Furthermore, D'Costa should stress the importance for Japan to offer a package that is just as attractive, if not more so, than the United States. Through competitive salaries, high potential for growth, and unrivaled professional experience given its position in the IT industry, Japan can make an appealing bid for foreign talent. Additionally, Indian and Asian support can be gathered to draw attention to the "Asian workforce dilemma" where, D'Costa states, globalization and low demographic development are causing domestic labor shortages. Moreover, these countries will face low economic growth given this trend of sending the most qualified individuals abroad. Therefore, it is necessary to promote a sense of nationalism in order for highly skilled talent to see the importance of staying in Asia and to sustain and build its economy.
D'Costa further mentions that there is somewhat of a mutual problem, with India also expressing apprehension. While expressing their concerns, he fails to discuss their recent progress. Establishing the "Japan-India Global Partnership in the 21st Century" in August 2000 proved to be very effective as both countries have high levels of bilateral trade: trade from India to Japan at US $2.5 billion and Japan to India at US $4.1 billion in 2005 (MOFA). A recent joint statement also reaffirms the partnership and highlights the importance of high-level dialogue and increasing exchange in the ICT field. Furthermore, there are already strong relations given that approximately 17,000 Indian nationals currently reside in Japan and 350 Japanese company branches are located in India (MOFA). Seeing as how the two economies and cultures have strong connections vital to their growth, these concerns D'Costa mentions can be mitigated.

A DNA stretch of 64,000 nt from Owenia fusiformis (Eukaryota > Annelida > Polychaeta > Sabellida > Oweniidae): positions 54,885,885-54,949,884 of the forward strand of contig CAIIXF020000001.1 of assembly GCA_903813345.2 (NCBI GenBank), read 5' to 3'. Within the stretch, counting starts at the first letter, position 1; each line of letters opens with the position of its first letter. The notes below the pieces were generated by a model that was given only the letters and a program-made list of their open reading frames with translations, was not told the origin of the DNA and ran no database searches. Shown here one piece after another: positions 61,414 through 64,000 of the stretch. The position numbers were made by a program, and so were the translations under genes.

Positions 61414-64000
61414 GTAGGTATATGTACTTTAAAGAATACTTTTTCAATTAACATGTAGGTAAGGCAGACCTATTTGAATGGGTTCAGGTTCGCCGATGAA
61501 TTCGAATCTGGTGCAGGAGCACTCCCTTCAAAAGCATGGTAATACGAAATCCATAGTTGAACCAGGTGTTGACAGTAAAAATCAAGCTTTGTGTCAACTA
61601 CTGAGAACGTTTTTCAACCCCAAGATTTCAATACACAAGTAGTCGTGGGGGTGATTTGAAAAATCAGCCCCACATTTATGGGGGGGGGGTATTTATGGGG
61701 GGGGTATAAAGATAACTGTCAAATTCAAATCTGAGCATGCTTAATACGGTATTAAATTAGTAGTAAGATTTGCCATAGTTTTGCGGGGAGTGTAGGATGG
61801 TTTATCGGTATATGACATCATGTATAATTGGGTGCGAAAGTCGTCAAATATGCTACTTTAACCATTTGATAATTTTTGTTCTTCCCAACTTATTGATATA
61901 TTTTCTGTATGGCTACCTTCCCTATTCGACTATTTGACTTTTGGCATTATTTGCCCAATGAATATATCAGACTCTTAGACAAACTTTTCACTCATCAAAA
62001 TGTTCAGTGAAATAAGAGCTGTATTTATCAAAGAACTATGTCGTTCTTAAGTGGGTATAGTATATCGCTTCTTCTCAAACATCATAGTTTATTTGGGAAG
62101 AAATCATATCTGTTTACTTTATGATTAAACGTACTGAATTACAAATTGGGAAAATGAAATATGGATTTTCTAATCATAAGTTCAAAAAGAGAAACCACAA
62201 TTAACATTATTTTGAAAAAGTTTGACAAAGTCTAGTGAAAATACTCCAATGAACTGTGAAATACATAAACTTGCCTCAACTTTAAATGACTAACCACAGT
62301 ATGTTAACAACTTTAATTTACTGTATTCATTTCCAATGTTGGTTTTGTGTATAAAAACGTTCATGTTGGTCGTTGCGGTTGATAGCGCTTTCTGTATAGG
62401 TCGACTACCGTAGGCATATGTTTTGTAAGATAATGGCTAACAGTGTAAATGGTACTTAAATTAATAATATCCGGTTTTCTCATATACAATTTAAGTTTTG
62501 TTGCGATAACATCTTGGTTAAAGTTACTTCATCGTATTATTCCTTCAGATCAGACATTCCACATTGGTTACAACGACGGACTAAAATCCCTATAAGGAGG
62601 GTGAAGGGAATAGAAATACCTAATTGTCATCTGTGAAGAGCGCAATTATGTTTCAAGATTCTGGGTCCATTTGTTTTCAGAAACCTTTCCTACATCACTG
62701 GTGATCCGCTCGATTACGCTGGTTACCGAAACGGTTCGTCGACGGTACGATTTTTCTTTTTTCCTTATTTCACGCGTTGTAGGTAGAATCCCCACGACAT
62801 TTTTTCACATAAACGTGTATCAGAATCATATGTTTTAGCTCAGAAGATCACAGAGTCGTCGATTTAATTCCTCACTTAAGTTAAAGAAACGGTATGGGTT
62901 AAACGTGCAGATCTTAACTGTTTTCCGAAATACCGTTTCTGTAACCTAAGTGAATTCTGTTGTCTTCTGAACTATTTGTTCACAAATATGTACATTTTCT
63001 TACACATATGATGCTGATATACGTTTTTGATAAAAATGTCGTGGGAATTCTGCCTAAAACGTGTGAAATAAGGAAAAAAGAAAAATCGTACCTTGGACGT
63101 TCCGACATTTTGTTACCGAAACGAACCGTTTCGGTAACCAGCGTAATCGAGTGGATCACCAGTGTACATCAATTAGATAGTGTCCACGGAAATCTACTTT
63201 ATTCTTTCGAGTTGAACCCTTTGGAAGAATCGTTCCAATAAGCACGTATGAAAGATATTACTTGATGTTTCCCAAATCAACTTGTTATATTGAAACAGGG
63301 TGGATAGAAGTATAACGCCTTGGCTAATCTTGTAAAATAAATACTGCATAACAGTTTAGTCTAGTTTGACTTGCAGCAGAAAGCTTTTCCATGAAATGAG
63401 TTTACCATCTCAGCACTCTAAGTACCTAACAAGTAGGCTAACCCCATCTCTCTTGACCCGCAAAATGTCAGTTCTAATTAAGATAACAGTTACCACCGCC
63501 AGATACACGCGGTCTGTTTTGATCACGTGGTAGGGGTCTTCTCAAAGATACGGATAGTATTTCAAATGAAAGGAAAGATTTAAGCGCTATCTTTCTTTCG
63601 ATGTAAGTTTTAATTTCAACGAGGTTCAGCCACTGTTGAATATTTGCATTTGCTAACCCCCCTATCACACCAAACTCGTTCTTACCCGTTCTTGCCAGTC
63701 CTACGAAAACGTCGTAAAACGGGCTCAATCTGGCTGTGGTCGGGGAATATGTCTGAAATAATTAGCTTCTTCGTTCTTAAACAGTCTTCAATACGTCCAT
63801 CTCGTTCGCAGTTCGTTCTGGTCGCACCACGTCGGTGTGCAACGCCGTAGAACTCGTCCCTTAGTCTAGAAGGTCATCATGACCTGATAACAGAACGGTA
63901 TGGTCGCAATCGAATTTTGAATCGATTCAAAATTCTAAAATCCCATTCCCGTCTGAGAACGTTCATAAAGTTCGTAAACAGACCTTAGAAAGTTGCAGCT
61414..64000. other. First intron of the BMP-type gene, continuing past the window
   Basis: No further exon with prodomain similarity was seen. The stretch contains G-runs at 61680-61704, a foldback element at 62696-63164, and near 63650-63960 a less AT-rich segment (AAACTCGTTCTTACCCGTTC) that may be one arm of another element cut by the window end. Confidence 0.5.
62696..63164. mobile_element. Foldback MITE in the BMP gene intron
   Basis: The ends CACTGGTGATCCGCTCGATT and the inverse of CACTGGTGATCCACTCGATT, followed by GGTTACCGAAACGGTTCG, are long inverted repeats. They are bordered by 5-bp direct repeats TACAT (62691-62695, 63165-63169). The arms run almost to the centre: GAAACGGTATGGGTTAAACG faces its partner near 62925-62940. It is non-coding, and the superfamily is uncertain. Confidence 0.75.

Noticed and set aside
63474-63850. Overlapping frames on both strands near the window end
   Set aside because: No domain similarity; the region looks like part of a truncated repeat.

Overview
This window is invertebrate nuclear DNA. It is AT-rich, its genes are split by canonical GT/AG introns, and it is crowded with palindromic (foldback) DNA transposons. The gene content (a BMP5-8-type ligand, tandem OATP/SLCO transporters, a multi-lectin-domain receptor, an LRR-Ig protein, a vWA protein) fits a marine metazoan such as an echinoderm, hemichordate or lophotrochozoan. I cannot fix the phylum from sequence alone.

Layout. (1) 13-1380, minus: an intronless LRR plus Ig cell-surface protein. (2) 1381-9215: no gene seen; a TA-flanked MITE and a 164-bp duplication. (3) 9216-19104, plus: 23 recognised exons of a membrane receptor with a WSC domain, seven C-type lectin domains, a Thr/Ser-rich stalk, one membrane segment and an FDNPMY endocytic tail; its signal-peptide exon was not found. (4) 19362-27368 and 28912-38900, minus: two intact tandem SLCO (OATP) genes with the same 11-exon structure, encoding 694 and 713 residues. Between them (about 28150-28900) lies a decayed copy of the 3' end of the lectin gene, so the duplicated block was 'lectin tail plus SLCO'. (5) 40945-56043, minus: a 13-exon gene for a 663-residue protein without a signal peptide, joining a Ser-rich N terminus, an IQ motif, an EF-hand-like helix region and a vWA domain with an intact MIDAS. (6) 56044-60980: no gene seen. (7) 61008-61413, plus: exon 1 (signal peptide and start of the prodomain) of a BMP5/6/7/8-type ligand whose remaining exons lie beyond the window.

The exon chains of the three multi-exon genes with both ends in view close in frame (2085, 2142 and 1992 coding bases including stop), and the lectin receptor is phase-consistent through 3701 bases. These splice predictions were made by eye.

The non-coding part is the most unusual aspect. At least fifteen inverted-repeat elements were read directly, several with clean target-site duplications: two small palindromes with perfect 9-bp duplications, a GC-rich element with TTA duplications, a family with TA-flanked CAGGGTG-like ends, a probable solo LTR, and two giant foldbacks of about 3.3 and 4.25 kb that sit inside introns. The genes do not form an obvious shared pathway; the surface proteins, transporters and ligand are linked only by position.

Furthermore, as an incentive for India, Japan can set goals for short-term investment in India's economy and development. Additionally, long-term investment can also be proposed. For example, establishing more Japanese IT/manufacturing plants and offices in India would create jobs and facilitate growth for both Japan and India. Overall, an aggressive approach is needed to convey to both countries the importance of the problem and the high potential for growth.
The article raises a very important issue for Japan and thoroughly discusses the problems it will be experiencing. However, a detailed explanation of solutions would provide a more comprehensive and positive outlook on the situation. For the most part, D'Costa's article has quite a dismal message in discussing the numerous challenges Japan faces. Then, the article unexpectedly ends on a somewhat optimistic note, stating that with a proactive attitude, Japan has the ability to overcome the obstacles. This seems like somewhat of a cliffhanger, not providing readers with a sense of how Japan is to accomplish its goals. The recommendations prescribed above directly address the problems D'Costa mentions yet does not elaborate on. They provide a clear understanding of Japan's predicament and give a detailed explanation of how Japan can overcome the obstacles.
Kobayashi, Kanzo. "Global Mindset in the Information Age." GLOCOM Platform. 9 April, 2007.
"Japan-India Relations." MOFA: The Ministry of Foreign Affairs in Japan. June 2007.